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17 Introduction 1

18 1 Introduction 2 Five models for regulating drug supply 3 The practical detail of regulation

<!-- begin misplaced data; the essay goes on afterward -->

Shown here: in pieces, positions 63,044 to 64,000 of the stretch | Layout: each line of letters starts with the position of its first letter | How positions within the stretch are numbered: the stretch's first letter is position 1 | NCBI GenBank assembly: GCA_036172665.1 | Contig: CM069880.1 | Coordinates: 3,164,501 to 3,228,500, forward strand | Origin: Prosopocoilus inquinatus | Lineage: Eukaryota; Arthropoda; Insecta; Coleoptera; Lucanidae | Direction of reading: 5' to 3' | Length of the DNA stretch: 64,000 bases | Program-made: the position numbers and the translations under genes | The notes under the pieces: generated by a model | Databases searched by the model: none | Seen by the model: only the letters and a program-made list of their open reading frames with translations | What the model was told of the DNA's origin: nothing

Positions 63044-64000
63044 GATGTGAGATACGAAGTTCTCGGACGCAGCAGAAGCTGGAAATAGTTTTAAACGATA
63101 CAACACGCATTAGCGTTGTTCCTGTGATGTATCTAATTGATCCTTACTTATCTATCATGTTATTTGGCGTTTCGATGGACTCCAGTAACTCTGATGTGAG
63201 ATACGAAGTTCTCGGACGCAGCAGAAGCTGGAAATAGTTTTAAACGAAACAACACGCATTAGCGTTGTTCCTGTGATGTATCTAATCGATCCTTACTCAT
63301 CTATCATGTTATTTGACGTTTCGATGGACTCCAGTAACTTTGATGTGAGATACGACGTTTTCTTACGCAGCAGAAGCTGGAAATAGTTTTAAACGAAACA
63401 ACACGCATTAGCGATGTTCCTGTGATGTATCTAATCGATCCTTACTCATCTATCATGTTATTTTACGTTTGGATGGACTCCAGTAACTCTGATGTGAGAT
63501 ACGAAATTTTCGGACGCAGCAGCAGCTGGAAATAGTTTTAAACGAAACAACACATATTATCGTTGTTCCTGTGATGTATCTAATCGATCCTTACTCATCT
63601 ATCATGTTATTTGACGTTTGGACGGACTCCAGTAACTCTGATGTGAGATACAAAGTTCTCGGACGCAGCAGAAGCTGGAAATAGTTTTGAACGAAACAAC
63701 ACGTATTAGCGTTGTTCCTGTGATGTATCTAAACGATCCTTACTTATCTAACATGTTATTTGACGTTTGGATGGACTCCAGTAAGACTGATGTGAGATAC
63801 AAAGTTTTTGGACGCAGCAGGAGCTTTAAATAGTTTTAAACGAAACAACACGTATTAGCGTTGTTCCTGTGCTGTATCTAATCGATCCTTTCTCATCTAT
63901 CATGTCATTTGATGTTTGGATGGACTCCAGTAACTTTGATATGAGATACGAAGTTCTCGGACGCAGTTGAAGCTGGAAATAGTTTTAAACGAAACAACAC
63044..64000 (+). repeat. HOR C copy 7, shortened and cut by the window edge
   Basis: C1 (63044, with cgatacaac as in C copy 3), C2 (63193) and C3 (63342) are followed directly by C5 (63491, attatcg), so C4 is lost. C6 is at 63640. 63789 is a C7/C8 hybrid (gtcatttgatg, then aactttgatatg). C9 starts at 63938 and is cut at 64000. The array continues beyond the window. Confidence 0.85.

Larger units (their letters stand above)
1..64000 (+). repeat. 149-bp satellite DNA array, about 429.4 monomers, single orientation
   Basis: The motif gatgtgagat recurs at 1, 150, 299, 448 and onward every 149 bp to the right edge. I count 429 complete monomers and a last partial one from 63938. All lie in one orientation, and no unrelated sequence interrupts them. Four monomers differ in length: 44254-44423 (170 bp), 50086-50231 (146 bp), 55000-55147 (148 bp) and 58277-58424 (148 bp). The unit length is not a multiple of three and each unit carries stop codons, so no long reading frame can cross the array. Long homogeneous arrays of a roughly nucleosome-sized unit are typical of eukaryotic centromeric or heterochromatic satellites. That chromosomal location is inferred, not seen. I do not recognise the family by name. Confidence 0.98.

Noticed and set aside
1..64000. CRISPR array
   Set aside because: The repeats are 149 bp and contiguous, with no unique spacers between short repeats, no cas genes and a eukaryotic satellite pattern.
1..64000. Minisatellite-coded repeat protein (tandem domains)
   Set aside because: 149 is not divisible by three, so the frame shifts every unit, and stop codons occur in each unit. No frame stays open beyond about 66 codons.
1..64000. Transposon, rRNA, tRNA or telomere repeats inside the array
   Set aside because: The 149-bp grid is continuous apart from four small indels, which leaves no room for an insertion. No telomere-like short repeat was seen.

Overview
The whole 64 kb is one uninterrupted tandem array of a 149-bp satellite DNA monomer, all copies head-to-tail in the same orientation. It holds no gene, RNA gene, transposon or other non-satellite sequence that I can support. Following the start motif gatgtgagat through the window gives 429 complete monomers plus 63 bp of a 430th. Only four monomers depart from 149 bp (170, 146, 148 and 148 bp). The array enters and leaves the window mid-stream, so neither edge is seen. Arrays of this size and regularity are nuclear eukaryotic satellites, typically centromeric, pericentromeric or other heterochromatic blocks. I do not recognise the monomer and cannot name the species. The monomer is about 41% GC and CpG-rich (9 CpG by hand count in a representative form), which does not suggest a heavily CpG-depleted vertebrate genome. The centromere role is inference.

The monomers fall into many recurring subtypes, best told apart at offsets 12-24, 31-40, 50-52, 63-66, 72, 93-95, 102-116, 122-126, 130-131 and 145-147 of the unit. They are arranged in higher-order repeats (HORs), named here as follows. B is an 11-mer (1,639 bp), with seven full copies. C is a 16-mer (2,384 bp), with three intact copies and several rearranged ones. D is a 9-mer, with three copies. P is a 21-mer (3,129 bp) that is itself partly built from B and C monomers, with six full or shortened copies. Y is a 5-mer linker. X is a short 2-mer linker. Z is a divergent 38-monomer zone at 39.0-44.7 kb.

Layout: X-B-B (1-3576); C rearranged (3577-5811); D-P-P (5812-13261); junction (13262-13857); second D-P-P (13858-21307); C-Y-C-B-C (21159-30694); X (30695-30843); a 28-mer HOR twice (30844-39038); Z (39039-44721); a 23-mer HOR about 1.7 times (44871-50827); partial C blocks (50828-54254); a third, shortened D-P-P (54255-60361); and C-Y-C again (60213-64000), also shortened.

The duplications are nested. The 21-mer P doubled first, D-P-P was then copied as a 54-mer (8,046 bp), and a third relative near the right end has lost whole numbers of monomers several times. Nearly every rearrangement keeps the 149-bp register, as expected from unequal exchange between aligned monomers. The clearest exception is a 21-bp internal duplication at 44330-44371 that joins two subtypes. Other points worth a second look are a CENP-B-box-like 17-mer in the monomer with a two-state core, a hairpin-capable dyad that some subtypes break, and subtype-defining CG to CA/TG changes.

19 4 Making a regulated system happen 5 Regulated drug markets in practice 6 Appendices 1.1 An ethics of effectiveness Global drug policy is rooted in a laudable urge to address the very real harms that non-medical psychoactive drugs can create. Such concerns have driven a prohibitionist global agenda: an agenda that gives clear and direct moral authority to those who support it, while casting those who are against it as ethically and politically irresponsible. However, such binary thinking can be problematic. By defining the most stringent prohibition as the most moral position, it makes nuanced consideration of the impacts of prohibition difficult. In particular, it makes it very difficult to look at and learn from the impacts and achievements of prohibition. Historic attempts to do so have foundered on a sense that analysing prohibition means questioning prohibition, and that questioning prohibition is in itself an immoral act one that allies the questioner with the well known infamies of the world s illegal drug trade. Ironically, supporting the status quo perpetuates that trade, and the harms that it creates. 3